While attending college, a speech class was required as a part of my minor. The subject might not have been my preference, but the teacher certainly was one of my favorites. She was a delightful little lady named Ruby Krider. Mrs. Ruby could have retired years before but was still there simply for the love of teaching. When we would get up to give our speeches, one of her most memorable bits of advice was, “Act enthusiastic and you’ll be enthusiastic.”
At first, I thought this sounded a bit like the “fake it till you make it.” But the more I thought about it, the more I realized that was not what she was saying at all. I believe what Mrs. Ruby was actually saying was that you couldn't expect anyone else to have confidence in what you are saying if you don’t have confidence in it yourself. So if you act enthusiastic the more enthusiastic, you will become. So, what Mrs. Ruby was trying to instill in her students was not “fake it till you make it” but positivity breeds positivity.
The word enthusiasm comes from the two Greek words “en” meaning “in” and “theos” meaning “God.” We should live in excitement at being in God. We have no problem getting excited about other things. We cheer at ballgames. We call our friends to tell them about our promotions and accomplishments. We squeal with excitement over the anticipation of an upcoming trip, yet we move around in our spiritual lives with very little zeal.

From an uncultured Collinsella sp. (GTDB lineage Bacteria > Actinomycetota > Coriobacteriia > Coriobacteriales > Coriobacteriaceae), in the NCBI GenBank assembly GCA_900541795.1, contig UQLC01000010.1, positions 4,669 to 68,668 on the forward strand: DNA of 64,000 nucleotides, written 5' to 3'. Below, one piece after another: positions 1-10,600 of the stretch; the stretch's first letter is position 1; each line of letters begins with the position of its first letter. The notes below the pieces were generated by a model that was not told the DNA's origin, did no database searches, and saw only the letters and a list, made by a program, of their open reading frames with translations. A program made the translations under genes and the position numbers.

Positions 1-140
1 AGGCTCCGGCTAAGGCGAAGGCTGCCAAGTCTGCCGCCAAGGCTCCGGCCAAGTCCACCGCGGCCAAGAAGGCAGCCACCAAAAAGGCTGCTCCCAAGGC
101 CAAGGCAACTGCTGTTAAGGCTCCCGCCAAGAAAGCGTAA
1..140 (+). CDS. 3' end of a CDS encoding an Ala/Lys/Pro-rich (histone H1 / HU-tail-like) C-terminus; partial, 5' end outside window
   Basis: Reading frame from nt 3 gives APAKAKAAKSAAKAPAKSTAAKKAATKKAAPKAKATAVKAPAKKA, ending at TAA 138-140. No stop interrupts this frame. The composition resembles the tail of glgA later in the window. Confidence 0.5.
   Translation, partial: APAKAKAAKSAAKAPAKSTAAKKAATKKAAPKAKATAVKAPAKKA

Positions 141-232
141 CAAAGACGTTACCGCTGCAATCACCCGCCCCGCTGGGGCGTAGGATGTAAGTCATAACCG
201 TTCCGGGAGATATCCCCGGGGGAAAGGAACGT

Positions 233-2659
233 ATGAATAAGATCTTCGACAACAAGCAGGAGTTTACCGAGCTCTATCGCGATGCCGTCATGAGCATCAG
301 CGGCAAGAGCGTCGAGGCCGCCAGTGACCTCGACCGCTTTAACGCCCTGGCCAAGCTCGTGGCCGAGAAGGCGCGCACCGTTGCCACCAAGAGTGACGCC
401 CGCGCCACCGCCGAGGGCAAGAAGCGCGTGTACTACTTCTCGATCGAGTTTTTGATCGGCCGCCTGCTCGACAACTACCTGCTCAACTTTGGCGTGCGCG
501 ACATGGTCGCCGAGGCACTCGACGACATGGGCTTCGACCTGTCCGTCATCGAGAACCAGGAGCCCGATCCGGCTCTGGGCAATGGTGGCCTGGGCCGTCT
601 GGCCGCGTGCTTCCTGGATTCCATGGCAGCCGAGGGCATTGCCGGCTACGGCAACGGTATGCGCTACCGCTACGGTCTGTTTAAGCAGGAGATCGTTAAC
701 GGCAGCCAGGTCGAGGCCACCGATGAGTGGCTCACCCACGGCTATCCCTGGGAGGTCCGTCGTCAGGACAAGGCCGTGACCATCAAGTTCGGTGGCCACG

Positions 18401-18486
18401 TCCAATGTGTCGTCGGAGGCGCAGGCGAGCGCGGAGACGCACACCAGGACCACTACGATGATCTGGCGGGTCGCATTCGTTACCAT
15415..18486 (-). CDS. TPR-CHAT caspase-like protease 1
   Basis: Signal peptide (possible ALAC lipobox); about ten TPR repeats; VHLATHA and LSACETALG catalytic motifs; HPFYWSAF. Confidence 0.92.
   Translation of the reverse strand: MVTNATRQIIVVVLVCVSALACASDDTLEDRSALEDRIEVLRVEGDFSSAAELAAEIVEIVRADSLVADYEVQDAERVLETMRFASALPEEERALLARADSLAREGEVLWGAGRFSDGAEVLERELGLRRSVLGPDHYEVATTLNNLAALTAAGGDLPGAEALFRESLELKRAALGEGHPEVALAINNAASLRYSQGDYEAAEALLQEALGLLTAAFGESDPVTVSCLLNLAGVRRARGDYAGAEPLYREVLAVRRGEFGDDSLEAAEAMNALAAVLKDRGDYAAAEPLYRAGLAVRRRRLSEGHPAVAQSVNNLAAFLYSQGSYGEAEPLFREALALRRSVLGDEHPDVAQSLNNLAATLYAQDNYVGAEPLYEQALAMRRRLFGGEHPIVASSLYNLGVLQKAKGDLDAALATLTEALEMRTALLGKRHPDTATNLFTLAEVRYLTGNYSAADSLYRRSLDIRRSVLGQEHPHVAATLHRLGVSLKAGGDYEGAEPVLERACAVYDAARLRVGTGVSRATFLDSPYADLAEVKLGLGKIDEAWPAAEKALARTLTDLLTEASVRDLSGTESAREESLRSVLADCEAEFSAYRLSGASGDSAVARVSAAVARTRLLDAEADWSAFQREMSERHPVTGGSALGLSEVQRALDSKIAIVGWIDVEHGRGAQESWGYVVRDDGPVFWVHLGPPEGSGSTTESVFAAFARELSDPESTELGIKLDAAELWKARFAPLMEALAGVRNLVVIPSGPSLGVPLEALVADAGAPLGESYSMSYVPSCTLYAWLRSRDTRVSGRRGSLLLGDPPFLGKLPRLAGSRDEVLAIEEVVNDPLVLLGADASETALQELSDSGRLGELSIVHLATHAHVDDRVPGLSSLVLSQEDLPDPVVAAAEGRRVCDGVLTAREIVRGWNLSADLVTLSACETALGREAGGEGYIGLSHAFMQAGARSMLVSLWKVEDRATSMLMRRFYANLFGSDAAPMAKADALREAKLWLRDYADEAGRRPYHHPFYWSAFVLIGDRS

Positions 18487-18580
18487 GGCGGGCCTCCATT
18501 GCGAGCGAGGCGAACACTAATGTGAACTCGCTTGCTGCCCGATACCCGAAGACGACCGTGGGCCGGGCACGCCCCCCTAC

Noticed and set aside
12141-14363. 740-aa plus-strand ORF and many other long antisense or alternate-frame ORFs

I’m not suggesting we fake it till we make it any more than my college teacher was saying that to our speech class. There is nothing more exciting than our great God, and if we have lost our zeal for him, then we need to go back and remember who he is and how faithful he has been in our lives. As we serve, speak and love God, we should do so with enthusiasm, and our excitement should make others want to know the God that we know.
“Never be lacking in zeal, but keep your spiritual fervor, serving the Lord.” (Romans 12:11) (NIV)